671 F2d 686 Bradley v. Coughlin

671 F.2d 686

Kenneth BRADLEY, Plaintiff-Appellant,
Thomas COUGHLIN, Commissioner, Department of Correctional
Services; Eugene Reynolds, Deputy Superintendent, Auburn
Correctional Facility; and Robert Henderson, Superintendent,
Auburn Correctional Facility, Defendants-Appellees.

No. 256, Docket 81-2141.

United States Court of Appeals,
Second Circuit.

Argued Oct. 27, 1981.
Decided Jan. 27, 1982.

Gerald T. Ford, New York City, for plaintiff-appellant.

Carl E. Stephan, Asst. Atty. Gen. of the State of N. Y. (Robert Abrams, Atty. Gen. of the State of New York, William J. Kogan, Asst. Atty. Gen. of the State of N. Y., Albany, N. Y., of counsel), for defendants-appellees.

Before FEINBERG, Chief Judge, FRIENDLY, Circuit Judge and PIERCE, Circuit Judge.*

PIERCE, Circuit Judge:

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This is an appeal from an order of Judge James T. Foley of the Northern District of New York dismissing plaintiff's pro se civil rights complaint. Plaintiff alleged that while he was a prisoner at Auburn Correctional Facility he was wrongfully beaten and confined in a Special Housing Unit (SHU) for which he demanded damages as well as declaratory and equitable relief. The complaint was brought pursuant to 42 U.S.C. § 1983; jurisdiction was predicated on 28 U.S.C. § 1343.



This case arose from an incident which occurred at New York State's Auburn Correctional Facility on October 10, 1979. Plaintiff-appellant Kenneth Bradley, then an inmate at Auburn, became involved in a dispute with a correctional officer. According to defendants, Bradley provoked the incident by throwing a bucket of "coffee, urine and human defecation" on the officer.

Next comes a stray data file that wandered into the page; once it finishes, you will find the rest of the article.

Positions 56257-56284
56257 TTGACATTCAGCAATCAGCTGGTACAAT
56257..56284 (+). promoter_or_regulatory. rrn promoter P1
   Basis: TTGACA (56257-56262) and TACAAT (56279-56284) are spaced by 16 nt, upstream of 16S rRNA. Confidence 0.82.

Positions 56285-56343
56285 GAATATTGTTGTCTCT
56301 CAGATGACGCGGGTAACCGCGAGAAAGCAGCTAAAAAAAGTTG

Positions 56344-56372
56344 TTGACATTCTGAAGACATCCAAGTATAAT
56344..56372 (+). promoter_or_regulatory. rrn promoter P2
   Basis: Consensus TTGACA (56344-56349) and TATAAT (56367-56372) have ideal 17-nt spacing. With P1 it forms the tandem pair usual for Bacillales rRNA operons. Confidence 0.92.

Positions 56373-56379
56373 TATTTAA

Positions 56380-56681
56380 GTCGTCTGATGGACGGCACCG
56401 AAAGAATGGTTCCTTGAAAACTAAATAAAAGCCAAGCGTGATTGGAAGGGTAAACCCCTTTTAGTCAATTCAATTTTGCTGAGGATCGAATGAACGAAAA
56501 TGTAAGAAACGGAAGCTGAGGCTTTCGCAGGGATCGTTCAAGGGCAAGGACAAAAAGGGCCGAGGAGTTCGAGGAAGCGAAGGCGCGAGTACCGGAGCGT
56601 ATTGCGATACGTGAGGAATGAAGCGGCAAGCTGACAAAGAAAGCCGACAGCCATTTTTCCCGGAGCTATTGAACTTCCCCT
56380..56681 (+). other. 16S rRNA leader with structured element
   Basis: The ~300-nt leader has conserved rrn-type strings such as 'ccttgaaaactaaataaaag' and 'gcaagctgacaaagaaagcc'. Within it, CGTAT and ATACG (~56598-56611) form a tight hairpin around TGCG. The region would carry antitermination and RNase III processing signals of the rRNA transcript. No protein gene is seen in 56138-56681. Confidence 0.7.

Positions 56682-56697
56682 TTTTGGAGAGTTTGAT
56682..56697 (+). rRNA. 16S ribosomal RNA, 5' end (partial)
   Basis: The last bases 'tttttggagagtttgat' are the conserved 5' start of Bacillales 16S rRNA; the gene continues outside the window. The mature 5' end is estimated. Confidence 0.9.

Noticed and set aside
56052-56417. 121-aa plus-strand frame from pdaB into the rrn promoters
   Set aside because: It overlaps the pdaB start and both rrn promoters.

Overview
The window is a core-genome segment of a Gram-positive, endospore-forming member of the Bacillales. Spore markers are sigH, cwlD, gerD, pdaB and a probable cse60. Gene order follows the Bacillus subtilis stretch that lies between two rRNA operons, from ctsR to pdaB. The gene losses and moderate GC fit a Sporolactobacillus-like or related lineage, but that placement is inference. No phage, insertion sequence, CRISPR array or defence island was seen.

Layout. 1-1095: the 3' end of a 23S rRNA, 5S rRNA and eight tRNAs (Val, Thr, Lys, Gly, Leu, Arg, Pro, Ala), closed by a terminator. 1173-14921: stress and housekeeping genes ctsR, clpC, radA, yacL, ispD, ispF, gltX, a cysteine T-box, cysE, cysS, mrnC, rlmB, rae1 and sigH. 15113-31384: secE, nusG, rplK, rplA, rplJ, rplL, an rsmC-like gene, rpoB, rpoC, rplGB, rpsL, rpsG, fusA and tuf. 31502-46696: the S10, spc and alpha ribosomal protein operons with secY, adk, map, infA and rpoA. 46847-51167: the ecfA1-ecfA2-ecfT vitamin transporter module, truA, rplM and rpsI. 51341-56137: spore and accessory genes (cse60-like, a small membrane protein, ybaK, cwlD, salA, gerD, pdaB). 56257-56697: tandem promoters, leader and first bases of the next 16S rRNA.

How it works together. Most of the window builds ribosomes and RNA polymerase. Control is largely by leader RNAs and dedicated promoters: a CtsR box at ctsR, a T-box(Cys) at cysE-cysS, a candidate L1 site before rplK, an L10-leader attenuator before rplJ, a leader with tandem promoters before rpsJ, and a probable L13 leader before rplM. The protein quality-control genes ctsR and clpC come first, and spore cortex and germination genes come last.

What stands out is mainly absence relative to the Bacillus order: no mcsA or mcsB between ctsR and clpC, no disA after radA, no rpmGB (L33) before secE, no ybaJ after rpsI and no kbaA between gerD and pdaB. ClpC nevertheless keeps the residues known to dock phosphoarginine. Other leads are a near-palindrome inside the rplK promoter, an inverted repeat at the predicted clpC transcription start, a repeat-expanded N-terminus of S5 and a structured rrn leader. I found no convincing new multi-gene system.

A report of the incident was made to Deputy Superintendent Reynolds who ordered Bradley moved to a plexiglass cell. A joint affidavit signed by thirteen of Bradley's fellow inmates states that as many as seven correctional officers came to Bradley's cell, handcuffed him, and beat him severely. Bradley was then allegedly dragged by the hair, bleeding, to the plexiglass cell.


Bradley was charged with several violations of prison regulations, and a disciplinary proceeding was instituted. Without hearing plaintiff's version of the incident, as is required by 7 N.Y.C.R.R. § 252.3(f),1 the prison's Adjustment Committee referred the matter to a Superintendent's Proceeding.2 This proceeding was not held until November 21, 1979, 42 days after the incident, despite a requirement that under normal circumstances such proceedings are to be held within seven days of an inmate's confinement in SHU. See Powell v. Ward, 542 F.2d 101, 103-04 (2d Cir. 1976); Allison v. Wilmont, 101 Misc.2d 632, 633-34, 421 N.Y.S.2d 760, 762 (Sup.Ct.1979). Bradley was confined in the SHU during the 42 days.3


On November 21, 1979, a hearing was held by Deputy Superintendent Taylor who, in contravention of 7 N.Y.C.R.R. § 253.4(c), apparently did not interview any prison employees who had directly witnessed the incident.4 This failure occurred despite Bradley's denial of the charges against him and some evidence that Bradley sustained injuries at the time of the incident with the correctional officers.